Remembering The Wilmington Insurrection during this Juneteenth anniversary

Updated: Jun. 18, 2021 at 9:45 PM EDT
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WILMINGTON, N.C. (WBTV) - Surviving abject bondage became an undesired hardship endured by far too many African Americans, but in Wilmington, North Carolina more deliberate racist pain was dished out to former slaves’ decades after emancipation.

William Evans is a lifelong member of Wilmington’s New Saint Luke AME Zion.

“You live through it. You understand it. So there’s always gonna be that hurt and pain.”

Community activist Inez Eason remains perplexed over Wilmington’s shrinking Black population.

She’s observed, “We went from 60 percent to 40 percent, 20 percent, and now we are down to 12 percent.”

Having a solid population base late in the 19th century, rewarded Black voters with seats at the table in local government.

Historian Jan Davidson at the Cape Fear Museum of History and Science says a strong voting block ushered in a multi-racial government.

“African American men got the right to vote and that really transformed this region,” Davidson told WBTV. “Now there was never a Negro majority or this Black rule that these white supremacists were afraid of.”

However, fear was ignited by a war of printed words.

Josephus Daniels who published the Raleigh News and Observer stood staunchly on the side of white supremacy.

Opposing Daniel’s position was Black Newspaper owner Alex Manly of the African American based Wilmington Daily Record.

An explosive tipping point came over a series of far reaching articles connected to interracial romances.

Understanding what unfolded at our nation’s capital back on January 6 gives present day context to the events of November 10, 1898 at Wilmington’s city hall.

“This was not a riot. It was a massacre, it was a coup it was an insurrection that it was planned, it was organized,” Eason said. “They were already plotting the insurrection and they were stockpiling weapons.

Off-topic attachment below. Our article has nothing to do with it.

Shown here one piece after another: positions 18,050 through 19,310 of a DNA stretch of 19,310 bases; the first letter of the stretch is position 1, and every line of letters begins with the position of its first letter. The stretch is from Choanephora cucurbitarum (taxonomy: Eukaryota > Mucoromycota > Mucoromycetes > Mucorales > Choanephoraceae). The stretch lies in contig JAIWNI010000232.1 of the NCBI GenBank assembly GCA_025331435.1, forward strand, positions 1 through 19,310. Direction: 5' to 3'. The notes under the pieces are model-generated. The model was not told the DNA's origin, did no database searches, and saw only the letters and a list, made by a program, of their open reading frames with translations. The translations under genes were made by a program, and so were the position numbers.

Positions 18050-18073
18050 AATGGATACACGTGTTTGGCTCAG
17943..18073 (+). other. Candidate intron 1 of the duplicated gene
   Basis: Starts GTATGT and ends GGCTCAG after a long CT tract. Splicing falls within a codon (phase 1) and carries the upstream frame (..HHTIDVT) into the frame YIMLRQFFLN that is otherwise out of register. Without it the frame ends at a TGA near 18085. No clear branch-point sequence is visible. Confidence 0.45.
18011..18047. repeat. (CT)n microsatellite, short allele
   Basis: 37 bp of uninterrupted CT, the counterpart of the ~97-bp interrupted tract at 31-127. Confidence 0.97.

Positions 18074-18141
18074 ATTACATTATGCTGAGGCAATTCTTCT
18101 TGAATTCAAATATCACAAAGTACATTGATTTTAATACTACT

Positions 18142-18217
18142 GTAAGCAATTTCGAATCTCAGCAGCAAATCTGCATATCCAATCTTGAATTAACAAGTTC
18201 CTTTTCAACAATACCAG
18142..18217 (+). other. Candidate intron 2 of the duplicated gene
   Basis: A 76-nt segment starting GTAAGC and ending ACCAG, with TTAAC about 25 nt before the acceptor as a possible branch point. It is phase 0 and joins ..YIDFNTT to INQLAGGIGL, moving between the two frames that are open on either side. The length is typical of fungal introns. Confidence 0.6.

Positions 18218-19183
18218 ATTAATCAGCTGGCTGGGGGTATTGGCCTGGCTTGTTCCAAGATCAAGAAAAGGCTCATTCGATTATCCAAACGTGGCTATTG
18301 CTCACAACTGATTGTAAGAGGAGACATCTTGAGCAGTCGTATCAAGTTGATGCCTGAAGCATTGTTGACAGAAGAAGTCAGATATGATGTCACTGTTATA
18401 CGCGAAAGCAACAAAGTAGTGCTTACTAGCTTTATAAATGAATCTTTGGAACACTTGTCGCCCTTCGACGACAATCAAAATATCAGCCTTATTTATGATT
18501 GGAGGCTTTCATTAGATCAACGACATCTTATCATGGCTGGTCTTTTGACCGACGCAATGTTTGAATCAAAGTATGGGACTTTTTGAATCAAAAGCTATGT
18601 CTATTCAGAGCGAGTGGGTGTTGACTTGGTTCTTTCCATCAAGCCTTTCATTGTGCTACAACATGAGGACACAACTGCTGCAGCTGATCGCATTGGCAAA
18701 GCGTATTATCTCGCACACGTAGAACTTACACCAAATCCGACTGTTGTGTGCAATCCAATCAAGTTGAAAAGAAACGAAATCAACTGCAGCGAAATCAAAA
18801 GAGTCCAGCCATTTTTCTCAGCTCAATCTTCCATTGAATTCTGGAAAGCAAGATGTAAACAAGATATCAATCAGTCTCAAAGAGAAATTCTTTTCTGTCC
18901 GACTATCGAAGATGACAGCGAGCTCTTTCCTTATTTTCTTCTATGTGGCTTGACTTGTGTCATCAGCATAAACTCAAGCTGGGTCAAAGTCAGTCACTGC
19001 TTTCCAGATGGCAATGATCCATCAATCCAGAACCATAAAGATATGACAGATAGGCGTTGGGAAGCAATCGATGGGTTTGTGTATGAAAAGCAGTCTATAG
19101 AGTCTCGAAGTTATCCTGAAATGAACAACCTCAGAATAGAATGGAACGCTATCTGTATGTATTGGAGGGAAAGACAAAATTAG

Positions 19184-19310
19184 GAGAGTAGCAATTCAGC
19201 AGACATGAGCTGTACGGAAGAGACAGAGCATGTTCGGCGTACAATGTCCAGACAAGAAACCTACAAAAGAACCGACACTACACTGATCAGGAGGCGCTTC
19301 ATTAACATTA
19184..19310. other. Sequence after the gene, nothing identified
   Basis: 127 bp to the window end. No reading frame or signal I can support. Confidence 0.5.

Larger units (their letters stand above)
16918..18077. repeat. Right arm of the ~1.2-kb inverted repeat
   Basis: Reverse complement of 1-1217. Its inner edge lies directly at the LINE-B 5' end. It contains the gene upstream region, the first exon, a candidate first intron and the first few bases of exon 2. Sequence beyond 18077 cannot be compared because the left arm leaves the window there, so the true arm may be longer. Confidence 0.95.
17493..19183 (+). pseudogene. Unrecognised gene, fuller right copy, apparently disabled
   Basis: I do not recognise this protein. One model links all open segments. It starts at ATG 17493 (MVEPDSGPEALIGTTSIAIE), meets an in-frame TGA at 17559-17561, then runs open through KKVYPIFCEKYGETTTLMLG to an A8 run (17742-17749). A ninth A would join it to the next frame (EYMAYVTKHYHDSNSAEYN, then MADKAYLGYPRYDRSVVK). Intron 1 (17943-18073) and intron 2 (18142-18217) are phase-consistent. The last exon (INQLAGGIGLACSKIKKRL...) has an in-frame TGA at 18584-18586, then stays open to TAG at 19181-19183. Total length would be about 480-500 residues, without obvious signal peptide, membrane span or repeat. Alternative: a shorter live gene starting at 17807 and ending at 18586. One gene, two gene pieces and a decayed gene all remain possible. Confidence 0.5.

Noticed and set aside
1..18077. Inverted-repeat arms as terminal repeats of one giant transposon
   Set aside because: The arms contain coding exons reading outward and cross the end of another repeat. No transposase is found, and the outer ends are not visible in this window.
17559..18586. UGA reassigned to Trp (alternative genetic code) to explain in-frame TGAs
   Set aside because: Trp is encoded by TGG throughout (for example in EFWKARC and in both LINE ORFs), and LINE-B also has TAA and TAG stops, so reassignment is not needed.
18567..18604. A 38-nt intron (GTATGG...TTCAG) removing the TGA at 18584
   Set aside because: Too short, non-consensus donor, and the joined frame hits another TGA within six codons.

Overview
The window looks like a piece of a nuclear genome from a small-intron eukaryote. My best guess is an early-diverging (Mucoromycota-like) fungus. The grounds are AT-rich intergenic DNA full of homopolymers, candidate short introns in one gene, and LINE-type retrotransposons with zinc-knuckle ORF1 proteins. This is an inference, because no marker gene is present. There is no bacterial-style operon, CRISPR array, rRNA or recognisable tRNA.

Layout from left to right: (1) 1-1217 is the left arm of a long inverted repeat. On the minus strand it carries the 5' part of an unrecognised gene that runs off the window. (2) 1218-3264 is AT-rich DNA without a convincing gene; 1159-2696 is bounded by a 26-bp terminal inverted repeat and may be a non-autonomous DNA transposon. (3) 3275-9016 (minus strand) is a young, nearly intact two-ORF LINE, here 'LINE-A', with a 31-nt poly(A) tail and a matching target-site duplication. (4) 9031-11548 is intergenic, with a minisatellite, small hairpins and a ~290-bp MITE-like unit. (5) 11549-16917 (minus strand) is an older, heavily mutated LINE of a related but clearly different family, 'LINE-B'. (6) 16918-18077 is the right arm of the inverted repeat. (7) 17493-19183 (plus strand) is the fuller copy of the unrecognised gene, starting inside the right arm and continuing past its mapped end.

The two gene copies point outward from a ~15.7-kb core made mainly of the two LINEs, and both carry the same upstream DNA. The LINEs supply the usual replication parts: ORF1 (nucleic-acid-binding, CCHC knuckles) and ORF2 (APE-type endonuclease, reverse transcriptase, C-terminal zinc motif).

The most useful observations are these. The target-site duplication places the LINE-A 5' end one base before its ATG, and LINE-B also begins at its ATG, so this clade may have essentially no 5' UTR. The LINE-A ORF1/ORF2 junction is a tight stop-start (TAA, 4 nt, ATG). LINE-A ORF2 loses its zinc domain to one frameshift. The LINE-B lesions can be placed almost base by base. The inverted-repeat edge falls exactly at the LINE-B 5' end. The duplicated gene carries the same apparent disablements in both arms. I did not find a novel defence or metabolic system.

Ex-confederates and members of the democratic party, known as the red shirts, stormed Wilmington’s city hall.

They forced the mayor, and council which included African American members to all resign.

“You have to look at the significance of what took place. And this to me is that candle that stayed burning, even though they were trying to extinguish it,” Evans said.

Torched was the building that housed Manly’s newspaper.

Like the violent Tulsa uprising that unfolded 100 years ago this month, African Americans were shot dead in the streets of Wilmington, which included former slaves.

No one was ever charged, and there’s never been an accurate count of the fatalities.

“My great great-grandfather. His name was Isom quake. He was born in, uh, 1843,” Eason said, “He was a charter member of the Black owned bank. He also was entrepreneurial as far as he had a wood and coal dealership.”

The deadly violence forced Isom Quick to leave town, and that was also the case with newspaperman Alex Manly who’s, presence is prominently noted with a state issued placard on a downtown street.

His name is one of several acknowledgements connected to what happened in Wilmington during the 19th century.

Renewed attention came through a grant from the Z. Smith Reynolds Foundation.

It provided funds for Cedric Harrison who heads up an initiative called Support the Port.

Harrison’s publications bring attention to the insurrection.

We’re just starting to scratch the surface of really learning what actually really happened here, just on a local level.

Learning also comes by visiting the site of what was Alex Manly’s newspaper.

It’s been reduced to a parking lot now used by its next-door neighbor

New Saint Luke AME Zion which came into existence not long after the civil war.

Despite the pain, long time church member William Evans understands the importance of holding on to meaningful events: “So you stay in the community. You rebuild the community. You don’t forget your past.”

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